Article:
• 6 egg yolks
  • 2 egg whites
  • 60g caster sugar
  • 450ml full fat milk
  • a few drops of vanilla extract or essence
  • 450ml double cream
  • 5 leaves / 15g leaf gelatine
  • 10 amaretti biscuits
  • 150ml maraschino or kirsch
  • 2 tablespoons apricot jam
  • 1 large tin of pears, or 4 fresh pears
  • 100g redcurrant jelly
  • 50g chopped, toasted almonds
  • 1 piece angelica

15cm diameter non-stick, springform cake tin

Put the egg yolks and whites in a bowl with the caster sugar and stir thoroughly to mix. Gently heat the milk until warm and pour in a thin stream onto the egg mixture, stirring as you go. Pour this back into the pan and heat very gently, stirring all the time, for about five minutes, or until the mixture thickens slightly. Turn the custard into a clean mixing bowl to cool, then flavour with the vanilla extract. Allow to cool.

Whip half the double cream until it forms soft peaks. Put the gelatine in a shallow dish with 2-3 tablespoons of the maraschino or kirsch. Leave for 5 minutes, then heat gently to dissolve. Mix the cooled custard with the whipped cream and the gelatine.

Rinse the cake tin with cold water. Put half the custard into it and let it set completely.

Break up the amaretti biscuits into piece, put them in a basin, and pour over the rest of the maraschino or kirsch. Arrange these on the custard in a layer, put the jam here and there over them, pour on the rest of the custard and let set.

If the fresh pears are used, poach them in the usual way until soft (that is, dissolve 30g caster sugar in 450ml water, peel, halve and core the pears and poach them in the sugar syrup until tender) Remove the pears from the poaching syrup, or drain the tinned pears of their juice, and place the pears on a wire tray. Melt the redcurrant jelly, coat the pears thickly with this and sprinkle them with the chopped toasted almonds. In the end of each pear, place a piece of angelica to represent the stalk.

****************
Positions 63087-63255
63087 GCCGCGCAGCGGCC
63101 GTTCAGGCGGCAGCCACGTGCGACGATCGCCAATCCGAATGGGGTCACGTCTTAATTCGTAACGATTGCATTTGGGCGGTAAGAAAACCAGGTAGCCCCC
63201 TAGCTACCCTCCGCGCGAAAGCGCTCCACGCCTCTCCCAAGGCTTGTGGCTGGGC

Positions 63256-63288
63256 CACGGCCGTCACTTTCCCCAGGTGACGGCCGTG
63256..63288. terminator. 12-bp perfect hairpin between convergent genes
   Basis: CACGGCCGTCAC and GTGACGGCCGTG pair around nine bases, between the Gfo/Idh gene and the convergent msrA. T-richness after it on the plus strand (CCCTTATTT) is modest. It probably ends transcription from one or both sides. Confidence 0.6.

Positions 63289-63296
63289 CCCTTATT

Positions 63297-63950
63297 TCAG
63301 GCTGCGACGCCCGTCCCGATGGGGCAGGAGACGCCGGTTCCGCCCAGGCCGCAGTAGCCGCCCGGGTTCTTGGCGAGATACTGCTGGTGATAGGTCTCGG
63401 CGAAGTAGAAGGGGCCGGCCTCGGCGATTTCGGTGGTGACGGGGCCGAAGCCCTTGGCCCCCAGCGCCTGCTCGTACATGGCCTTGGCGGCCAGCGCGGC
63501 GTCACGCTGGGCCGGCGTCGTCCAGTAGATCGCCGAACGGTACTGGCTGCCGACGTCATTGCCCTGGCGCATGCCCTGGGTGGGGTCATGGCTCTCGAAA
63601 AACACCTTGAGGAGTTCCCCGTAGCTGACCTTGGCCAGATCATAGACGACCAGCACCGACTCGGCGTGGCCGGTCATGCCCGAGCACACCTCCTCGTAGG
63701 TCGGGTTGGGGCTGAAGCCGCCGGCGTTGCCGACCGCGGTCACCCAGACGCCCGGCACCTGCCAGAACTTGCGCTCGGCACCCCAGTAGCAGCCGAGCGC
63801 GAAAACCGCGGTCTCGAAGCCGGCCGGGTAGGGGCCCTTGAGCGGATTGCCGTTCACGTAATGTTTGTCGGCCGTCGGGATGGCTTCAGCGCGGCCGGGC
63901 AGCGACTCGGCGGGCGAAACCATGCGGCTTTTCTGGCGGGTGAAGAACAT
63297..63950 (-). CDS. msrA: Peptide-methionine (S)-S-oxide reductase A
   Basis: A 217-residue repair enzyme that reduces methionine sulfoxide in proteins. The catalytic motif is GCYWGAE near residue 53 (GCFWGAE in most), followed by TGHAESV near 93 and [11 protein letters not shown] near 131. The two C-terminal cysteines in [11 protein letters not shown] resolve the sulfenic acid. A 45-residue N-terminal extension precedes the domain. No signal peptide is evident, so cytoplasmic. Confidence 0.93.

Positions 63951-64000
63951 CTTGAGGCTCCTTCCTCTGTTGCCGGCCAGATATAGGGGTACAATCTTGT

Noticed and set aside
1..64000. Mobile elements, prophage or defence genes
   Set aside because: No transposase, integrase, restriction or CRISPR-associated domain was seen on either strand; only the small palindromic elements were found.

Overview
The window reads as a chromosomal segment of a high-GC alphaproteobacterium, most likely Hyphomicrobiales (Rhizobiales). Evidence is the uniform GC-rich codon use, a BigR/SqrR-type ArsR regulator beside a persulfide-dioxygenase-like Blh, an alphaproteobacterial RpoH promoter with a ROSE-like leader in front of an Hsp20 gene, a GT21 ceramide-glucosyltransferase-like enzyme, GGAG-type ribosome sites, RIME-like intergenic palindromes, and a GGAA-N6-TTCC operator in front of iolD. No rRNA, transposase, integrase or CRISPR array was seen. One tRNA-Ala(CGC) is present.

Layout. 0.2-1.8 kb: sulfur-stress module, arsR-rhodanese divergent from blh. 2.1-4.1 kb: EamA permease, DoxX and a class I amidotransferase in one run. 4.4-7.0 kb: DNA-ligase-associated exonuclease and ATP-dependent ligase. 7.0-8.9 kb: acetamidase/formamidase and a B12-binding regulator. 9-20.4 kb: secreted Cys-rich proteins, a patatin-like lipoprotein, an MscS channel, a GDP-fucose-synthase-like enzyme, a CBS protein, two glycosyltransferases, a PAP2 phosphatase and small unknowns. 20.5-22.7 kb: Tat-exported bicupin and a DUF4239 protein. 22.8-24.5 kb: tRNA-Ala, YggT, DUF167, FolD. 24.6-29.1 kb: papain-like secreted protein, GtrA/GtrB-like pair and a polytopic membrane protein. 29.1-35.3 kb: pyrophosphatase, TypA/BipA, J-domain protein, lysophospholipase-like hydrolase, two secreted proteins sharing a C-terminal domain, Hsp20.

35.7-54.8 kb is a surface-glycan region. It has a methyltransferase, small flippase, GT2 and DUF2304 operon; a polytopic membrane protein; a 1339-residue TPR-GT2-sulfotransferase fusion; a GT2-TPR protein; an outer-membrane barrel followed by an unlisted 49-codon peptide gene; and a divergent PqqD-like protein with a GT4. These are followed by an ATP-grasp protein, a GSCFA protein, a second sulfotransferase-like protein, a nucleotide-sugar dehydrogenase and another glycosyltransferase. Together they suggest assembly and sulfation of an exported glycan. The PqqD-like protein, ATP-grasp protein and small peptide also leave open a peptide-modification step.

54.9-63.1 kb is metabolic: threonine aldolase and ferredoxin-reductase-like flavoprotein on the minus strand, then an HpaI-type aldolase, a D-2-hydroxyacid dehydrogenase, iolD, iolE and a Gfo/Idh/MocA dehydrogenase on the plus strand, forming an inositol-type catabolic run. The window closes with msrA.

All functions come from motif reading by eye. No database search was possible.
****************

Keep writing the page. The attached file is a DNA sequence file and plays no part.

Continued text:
Whip the remaining cream until stiff. Turn out the custard shape on to a round glass or silver dish, pile the greater part of the whipped cream in the centre, dress the pears standing up round it, leaning against the cream; put the remainder of the cream into a forcing bag with a rose pipe attached to it and decorate.

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Rhubarb Bellini

Rhubarb juice (the syrup produced when you cook rhubarb with sugar)
Cava or Champagne

Fill a champagne glass half full with rhubarb puree. Fill to the top with Champagne.

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Seakale with Garlic Cream

Made with Tracey Akehurst from Clumber Park

Serves 4 as a starter.

  • 4 cloves of garlic, peeled
  • Juice and peel of a lemon
  • 250ml double cream
  • 450g seakale, washed and trimmed
  • Freshly ground salt and black pepper
  • Garnishing herbs (eg chervil, dill, parsley, tarragon)

For the garlic cream, gently simmer the garlic cloves and lemon peel in the double cream until the cream has thickened slightly, about 3 minutes. Pour through a sieve, discarding the garlic cloves. Season the infused cream with salt and pepper and a few drops of lemon juice. Keep warm.

Tie the seakale into neat bundles of 6-7 stalks. Cook in boiling, salted water with the lemon juice until tender but still crisp (approx 3-6 mins). Untie and set aside on a warm plate.

While the seakale is cooking toast small squares of bread (known as 'sippets')

Once the seakale has cooked drain well, untie the bundles and arrange on the 'sippets'. Pour a small amount of the garlic cream over the top and garnish with herbs - chervil, dill, parsley and tarragon all work well.

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Strawberry and Oatmeal Face Mask

Made with Caroline Rose from Rose and Co Apothecary

Serves 4 as a starter.

  • 12 strawberries
  • 10 teaspoons of oatmeal
  • 1 egg white
  • Handful of fresh mint

Chop and mash strawberries. Add the oatmeal and mint. Whip the egg white and add to the other ingredients to bind them together. You can put this mixture in a blender for a smoother effect. Refrigerate. Use fresh - this product will only last a couple of days.